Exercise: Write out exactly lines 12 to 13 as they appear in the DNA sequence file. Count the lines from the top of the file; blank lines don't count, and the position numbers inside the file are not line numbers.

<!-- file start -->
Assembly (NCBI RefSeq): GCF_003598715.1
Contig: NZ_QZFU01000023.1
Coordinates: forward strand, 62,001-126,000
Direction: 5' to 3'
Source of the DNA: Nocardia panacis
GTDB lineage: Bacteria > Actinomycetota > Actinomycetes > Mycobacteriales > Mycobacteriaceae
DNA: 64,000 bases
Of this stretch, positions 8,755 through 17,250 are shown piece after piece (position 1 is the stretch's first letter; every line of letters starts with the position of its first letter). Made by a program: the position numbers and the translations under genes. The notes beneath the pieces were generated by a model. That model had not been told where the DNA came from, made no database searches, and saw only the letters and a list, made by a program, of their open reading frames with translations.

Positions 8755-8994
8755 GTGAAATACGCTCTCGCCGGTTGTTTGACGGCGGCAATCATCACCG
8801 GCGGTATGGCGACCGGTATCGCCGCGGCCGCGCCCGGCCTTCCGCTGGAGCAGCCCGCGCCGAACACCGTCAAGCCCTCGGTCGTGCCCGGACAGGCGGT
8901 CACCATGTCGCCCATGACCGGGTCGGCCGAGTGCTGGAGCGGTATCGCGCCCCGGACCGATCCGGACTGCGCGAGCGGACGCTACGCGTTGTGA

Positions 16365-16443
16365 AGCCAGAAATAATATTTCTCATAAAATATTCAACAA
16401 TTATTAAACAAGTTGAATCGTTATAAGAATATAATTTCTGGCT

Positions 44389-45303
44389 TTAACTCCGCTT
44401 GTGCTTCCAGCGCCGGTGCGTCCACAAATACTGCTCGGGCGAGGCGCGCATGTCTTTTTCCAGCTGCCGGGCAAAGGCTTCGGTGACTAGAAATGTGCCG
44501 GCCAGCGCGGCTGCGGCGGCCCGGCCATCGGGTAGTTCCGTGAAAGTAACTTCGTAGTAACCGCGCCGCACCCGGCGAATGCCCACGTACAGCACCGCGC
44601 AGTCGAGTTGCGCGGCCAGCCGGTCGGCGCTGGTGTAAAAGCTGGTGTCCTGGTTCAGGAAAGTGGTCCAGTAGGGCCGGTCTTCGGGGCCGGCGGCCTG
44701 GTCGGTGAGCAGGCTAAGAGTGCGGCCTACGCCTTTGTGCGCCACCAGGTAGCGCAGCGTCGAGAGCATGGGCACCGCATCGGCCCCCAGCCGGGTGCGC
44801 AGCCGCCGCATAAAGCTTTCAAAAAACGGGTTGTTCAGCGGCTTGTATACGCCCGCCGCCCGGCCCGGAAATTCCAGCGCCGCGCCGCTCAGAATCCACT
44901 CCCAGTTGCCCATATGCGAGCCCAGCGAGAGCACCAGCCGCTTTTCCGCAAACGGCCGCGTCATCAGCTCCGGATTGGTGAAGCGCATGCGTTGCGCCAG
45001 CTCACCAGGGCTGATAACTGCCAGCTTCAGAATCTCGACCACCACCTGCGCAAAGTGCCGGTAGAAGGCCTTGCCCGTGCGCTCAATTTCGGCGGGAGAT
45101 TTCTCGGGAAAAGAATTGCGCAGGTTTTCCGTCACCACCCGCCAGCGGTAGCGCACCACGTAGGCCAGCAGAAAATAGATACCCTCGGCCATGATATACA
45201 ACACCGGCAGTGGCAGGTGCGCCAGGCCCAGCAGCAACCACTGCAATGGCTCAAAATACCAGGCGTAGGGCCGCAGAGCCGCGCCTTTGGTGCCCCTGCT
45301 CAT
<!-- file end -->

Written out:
8901 CACCATGTCGCCCATGACCGGGTCGGCCGAGTGCTGGAGCGGTATCGCGCCCCGGACCGATCCGGACTGCGCGAGCGGACGCTACGCGTTGTGA

Positions 16365-16443